[Is kindly supported by Wexford County Council]
An exhibition of painting told through the lens of film.
Gorey School of Art | 28 JULY — 5 AUGUST 2017
Robert Armstrong — Susan Connolly — Diana Copperwhite — Colin Crotty — Brian O’Doherty — Damien Flood – Paul Hallahan — Mark Joyce — Mark O’Kelly — Ciarán Murphy — Sheila Rennick — Emma Roche — Mark Swords — Kathy Tynan
PERIPHERIES 2017 will bring together 14 Irish painters on the ground floor of Gorey School of Art (GSA). In the buildup and over the course of the nine consecutive days of the exhibition GSA will be activated by film screenings, artist talks, live broadcasts, online texts and one rotation of paintings midway through the exhibition.
Titled ‘Soul-Beating’, the curator of the exhibition James Merrigan retraces an exhibition he co-curated with Robert Armstrong at Dublin’s Temple Bar Gallery & Studios in 2012 titled ‘Making Familiar. Likewise ‘Soul-Beating’ offers a chance to experience peer painting practices side-by-side and revelations on the processes and ‘lived’ stories that define their working methods.” However the title ‘Soul-Beating’ draws from a deeper psychological and critical well.
‘Soul-Beating’ is a phrase taken from the biographically intimate essay of the same name by the American painter David Reed, who had the strange aspiration to be a “bedroom painter”. Reed heard the phrase from his art college mentor Milton Resnick, whom he studied under at the New York Studio School in the 1960s: “It was a phrase that Resnick used to describe the method and difficulties of an artist changing his or her work”.
To confront such ‘Soul-Beating’ questions a series of public conversations with painters and filmmakers will take place in a custom-made seating area decked out with televisions and reading material in the exhibition setting. The seating area will also play its part in the display of a series of filmed conversations with Irish painters and to invite visitors to the exhibition to stay a while and think and feel with the paintings.
Drawing once again from Reed’s ‘Soul-Beating’ essay where he describes escaping art school to a New York theatre to see Sergio Leone’s For a Few Dollars More (1965) with the iconic American painter Philip Guston, the spaghetti western For a Few Dollars... and the slice-of-life drama The Last Picture Show (1971) will be screened on the main street of Gorey town; while more contemporary films dealing with painters and painting will be screened on the first floor of Gorey School of Art.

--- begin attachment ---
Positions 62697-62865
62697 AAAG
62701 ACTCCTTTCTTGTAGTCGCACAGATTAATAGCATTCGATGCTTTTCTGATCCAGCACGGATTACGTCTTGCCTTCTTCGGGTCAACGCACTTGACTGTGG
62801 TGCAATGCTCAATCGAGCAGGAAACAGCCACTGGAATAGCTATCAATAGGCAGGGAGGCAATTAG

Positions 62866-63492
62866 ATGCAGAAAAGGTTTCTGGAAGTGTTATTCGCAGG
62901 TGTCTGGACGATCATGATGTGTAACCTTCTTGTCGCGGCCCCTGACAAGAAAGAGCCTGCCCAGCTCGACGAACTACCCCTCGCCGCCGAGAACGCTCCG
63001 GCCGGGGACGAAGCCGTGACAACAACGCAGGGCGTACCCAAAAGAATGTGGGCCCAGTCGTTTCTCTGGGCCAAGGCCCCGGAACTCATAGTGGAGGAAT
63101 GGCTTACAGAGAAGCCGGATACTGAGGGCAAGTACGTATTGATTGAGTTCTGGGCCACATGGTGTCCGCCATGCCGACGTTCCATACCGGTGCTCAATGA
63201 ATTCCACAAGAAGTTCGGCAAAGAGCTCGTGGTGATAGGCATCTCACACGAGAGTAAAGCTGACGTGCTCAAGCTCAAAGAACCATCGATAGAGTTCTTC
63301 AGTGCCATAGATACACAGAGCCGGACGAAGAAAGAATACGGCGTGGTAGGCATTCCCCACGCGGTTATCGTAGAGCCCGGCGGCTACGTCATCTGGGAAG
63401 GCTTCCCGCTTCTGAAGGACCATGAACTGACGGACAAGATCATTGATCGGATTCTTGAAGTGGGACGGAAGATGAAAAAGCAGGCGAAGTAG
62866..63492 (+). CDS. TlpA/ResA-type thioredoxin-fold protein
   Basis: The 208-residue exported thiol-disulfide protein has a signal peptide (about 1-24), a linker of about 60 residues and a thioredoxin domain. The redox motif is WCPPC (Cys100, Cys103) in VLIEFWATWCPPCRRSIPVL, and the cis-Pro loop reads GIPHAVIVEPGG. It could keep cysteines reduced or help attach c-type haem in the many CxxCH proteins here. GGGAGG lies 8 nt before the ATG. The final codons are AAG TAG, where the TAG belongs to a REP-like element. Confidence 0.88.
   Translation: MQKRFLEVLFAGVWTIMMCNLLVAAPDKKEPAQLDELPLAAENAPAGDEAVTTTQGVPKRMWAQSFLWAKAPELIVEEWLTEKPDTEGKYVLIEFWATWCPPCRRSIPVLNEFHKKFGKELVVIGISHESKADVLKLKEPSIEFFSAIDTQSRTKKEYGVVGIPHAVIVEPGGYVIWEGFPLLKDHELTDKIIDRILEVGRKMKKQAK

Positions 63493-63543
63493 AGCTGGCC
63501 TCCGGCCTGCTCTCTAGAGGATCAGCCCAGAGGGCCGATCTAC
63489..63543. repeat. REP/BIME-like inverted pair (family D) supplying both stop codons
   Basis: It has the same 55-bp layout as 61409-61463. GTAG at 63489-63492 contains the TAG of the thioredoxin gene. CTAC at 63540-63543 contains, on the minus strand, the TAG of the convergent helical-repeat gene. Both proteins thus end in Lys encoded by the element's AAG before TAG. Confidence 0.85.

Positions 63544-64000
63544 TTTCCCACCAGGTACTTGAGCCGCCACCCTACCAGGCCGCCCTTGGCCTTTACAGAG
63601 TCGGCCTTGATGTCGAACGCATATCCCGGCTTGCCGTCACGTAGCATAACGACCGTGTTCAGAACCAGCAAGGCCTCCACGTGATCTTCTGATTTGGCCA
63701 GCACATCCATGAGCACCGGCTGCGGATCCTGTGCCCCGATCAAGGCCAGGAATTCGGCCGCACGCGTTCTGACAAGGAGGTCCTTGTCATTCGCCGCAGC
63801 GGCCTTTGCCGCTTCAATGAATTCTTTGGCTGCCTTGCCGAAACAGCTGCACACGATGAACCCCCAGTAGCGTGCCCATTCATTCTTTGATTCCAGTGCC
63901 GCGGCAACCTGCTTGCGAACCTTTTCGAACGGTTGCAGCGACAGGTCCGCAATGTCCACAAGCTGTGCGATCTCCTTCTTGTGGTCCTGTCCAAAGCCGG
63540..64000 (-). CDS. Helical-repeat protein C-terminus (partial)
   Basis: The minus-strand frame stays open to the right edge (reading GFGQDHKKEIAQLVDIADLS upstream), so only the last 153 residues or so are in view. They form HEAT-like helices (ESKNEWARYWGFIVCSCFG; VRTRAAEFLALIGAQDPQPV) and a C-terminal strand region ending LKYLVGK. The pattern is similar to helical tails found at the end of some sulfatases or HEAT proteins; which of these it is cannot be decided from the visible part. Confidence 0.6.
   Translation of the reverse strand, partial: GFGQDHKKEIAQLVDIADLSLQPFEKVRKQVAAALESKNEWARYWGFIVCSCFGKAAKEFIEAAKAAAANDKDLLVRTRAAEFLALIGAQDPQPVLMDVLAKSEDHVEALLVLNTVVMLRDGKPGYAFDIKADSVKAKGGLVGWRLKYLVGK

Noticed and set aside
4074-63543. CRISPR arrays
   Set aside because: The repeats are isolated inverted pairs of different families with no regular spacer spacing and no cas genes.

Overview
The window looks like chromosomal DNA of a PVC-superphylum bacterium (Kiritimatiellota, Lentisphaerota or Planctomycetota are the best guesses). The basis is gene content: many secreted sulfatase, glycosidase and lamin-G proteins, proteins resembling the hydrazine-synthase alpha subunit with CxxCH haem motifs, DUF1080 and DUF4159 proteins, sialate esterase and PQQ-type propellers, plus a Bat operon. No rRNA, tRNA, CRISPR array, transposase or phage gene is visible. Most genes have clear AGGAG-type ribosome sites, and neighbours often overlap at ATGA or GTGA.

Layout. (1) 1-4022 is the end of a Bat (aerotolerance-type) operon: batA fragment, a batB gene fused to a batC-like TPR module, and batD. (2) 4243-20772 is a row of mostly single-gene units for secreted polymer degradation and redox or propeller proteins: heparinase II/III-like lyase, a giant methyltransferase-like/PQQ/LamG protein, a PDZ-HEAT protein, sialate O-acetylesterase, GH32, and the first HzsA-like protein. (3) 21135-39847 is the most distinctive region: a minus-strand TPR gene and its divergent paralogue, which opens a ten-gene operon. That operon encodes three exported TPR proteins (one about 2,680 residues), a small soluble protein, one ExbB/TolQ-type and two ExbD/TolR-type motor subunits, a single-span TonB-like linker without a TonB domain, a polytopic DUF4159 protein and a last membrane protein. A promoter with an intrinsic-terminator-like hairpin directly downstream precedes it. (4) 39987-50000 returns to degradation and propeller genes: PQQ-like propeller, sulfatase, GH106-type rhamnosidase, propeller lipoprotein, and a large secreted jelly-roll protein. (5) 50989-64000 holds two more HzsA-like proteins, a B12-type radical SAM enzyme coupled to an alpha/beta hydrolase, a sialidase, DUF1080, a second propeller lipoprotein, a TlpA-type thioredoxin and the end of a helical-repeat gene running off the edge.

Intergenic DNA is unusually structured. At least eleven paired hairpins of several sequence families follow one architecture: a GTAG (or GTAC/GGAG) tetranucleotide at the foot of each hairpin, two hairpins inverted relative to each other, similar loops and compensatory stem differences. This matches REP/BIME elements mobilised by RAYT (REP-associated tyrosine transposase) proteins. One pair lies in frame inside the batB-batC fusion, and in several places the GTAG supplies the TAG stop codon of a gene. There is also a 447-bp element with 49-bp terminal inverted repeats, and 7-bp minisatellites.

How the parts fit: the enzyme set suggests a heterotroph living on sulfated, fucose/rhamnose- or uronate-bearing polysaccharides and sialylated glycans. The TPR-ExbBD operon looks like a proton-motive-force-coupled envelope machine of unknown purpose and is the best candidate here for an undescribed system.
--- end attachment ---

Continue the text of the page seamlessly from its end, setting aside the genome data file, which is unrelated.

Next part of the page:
Artists are always becoming; their art is always becoming. In an attempt to surprise or stop repeating themselves artists often feel the need to change, even destroy what they and their work have become in their mind’s eye and the eyes of the public. This three-part series of talks with paired painters and filmmakers confronts this notion of soul-beating, and the difficulty, necessity and sometimes danger in changing tactic and starting all over again.
**Irish Filmmakers Saskia Vermeulen and Gareth Nolan will also give a presentation on their work-in-progress film All or Nothing, a visual essay that traverses the nature and nurture of painting.** Dates and times of these events to be confirmed.
Jean-Michel Basquiat: The Radiant Child, 2010. Director: Tamara Davis. Writers: Eric Martin, Lois Vossen. 93 minutes.
Star Trek: The Next Generation, 'The Offspring', season 3/ episode 16, 1990. Director: Jonathan Frakes. Writer: René Echevarria. 45 minutes.
Gerhard Richter: Painting, 2011. Director: Corinna Belz. Writer: Corinna Belz. 97 minutes.
Ex Machina, 2014. Director: Alex Garland. Writer: Alex Garland. 108 minutes.
For a Few Dollars More, 1965. Director: Sergio Leone. Writers: Luciano Vincenzoni, Sergio Leone. 132 minutes.
The Last Picture Show, 1971. Director: Peter Bogdanovich. Script: Larry McMurtry, Peter Bogdanovich. 118 minutes.
**Selected by Saskia Vermeulen and Gareth Nolan**
A Story of Children and Film, 2013. Director: Mark Cousins. Writer: Mark Cousins. 106 minutes.
Troublemakers: The Story of Land Art, 2015. Director, James Crump. Writer, James Crump. 72 minutes.